These results indicate that the proposed process is capable of removing the mineral matter and pyritic sulfur in order to produce clean coal.

                TABLE 2                                                     

     ______________________________________                                    

     Preliminary Flotation Results With/Without                                

     H.sub.2 SO.sub.4 Gravity Separation Process (Pittsburgh No. 8 Coal)       

                Feed Coal Clean Coal                                           

     Test             Ash    S(Pyrit-                                          

                                    Weight                                     

                                          Ash  S(Pyrit-                        

     No.  Method      %      ic) %  %     %    ic) %                           

     ______________________________________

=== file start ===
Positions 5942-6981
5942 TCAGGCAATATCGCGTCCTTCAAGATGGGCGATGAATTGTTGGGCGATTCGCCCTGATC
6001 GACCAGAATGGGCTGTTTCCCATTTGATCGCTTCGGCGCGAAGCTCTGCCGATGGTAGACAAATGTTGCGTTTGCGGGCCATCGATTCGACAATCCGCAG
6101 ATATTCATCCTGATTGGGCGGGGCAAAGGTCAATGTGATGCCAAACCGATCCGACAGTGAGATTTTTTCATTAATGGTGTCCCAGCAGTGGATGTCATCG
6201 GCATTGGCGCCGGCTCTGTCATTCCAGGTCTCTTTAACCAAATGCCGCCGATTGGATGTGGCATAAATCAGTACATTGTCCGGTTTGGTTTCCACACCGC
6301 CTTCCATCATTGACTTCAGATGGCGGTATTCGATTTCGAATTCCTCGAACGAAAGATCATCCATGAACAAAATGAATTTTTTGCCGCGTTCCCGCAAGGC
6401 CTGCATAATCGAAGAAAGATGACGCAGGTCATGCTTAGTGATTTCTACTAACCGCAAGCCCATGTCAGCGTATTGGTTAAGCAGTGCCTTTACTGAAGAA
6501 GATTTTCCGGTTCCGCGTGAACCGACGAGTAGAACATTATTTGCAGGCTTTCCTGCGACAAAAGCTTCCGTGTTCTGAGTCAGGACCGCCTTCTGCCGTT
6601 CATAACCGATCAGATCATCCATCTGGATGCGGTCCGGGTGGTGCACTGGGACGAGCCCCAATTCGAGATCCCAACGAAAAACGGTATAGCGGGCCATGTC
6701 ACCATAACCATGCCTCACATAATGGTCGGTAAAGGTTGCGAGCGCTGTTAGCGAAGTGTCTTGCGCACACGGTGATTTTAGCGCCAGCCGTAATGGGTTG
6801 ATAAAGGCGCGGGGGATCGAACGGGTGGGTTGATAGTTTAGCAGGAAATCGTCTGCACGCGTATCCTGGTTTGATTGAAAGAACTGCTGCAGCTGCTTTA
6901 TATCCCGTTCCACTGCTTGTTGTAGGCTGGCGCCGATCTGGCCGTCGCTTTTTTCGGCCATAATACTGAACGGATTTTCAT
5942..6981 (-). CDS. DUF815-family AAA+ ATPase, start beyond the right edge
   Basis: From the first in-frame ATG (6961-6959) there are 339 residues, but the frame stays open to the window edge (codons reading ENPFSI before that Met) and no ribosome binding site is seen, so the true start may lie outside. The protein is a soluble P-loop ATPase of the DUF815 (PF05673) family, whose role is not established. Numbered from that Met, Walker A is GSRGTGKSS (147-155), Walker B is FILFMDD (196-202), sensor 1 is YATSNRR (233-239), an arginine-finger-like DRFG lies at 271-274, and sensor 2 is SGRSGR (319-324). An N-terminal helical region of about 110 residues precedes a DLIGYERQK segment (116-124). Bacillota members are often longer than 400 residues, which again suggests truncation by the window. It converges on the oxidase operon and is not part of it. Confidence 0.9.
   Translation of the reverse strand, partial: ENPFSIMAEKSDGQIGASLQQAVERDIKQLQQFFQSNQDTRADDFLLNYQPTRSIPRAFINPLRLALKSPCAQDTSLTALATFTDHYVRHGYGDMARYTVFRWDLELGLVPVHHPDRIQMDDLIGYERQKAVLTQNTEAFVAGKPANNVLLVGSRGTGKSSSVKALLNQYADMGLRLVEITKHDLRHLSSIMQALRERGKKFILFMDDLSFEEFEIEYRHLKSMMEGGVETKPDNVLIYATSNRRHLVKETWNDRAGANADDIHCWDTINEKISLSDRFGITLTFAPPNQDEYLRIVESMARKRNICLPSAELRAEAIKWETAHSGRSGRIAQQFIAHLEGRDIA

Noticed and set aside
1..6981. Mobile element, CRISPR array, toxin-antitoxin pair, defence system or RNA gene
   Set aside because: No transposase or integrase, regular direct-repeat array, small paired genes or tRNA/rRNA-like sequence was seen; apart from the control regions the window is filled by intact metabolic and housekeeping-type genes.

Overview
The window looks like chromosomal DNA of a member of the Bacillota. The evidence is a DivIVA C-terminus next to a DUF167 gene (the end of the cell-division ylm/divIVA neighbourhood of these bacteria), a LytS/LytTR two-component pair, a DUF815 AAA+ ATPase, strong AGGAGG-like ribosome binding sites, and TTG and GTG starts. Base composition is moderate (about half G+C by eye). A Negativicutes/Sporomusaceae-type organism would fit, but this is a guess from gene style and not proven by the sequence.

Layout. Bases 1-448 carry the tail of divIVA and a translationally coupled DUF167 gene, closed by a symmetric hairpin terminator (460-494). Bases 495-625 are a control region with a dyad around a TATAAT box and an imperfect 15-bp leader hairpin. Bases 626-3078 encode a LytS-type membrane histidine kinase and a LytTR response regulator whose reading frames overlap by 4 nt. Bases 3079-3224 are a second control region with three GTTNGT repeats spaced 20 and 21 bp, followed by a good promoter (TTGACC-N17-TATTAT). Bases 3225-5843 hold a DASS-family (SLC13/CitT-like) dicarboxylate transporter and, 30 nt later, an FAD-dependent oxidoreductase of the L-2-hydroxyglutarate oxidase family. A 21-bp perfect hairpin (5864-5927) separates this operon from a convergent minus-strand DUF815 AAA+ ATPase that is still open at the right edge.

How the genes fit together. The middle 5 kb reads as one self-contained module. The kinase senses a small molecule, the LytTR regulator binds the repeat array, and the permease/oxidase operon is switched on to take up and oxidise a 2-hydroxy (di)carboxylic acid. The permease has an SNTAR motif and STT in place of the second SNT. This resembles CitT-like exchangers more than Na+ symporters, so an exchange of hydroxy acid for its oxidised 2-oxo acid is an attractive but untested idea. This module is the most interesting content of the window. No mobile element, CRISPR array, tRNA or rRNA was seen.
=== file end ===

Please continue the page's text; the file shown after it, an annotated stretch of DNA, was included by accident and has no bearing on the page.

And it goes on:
1    Froth Flotation                                                      

                      7.5    0.61   91.9  4.8  0.56                            

     2    Spherical   7.5    0.62   98.4  5.7  0.56                            

          Agglomeration                                                        

     3    Aggregate   7.4    0.74   89.1  2.8  0.38                            

          Flotation                                                            

     4    Aggregate   5.34*         54.0  1.61 0.30                            

          Flotation                                                            

          Following                                                            

          H.sub.2 SO.sub.4                                                     

          Gravity                                                              

          Separation                                                           

     ______________________________________                                    

     *After H.sub.2 SO.sub.4 gravity separation.                               

The aggregate flotation process has been described earlier with regard to spherical agglomeration, if an excess of reagent is added to the slurry, spherical agglomerates will form which are stronger than the aggregates discussed earlier. The spherical agglomerates of clean coal can be separated from the slurry using screens.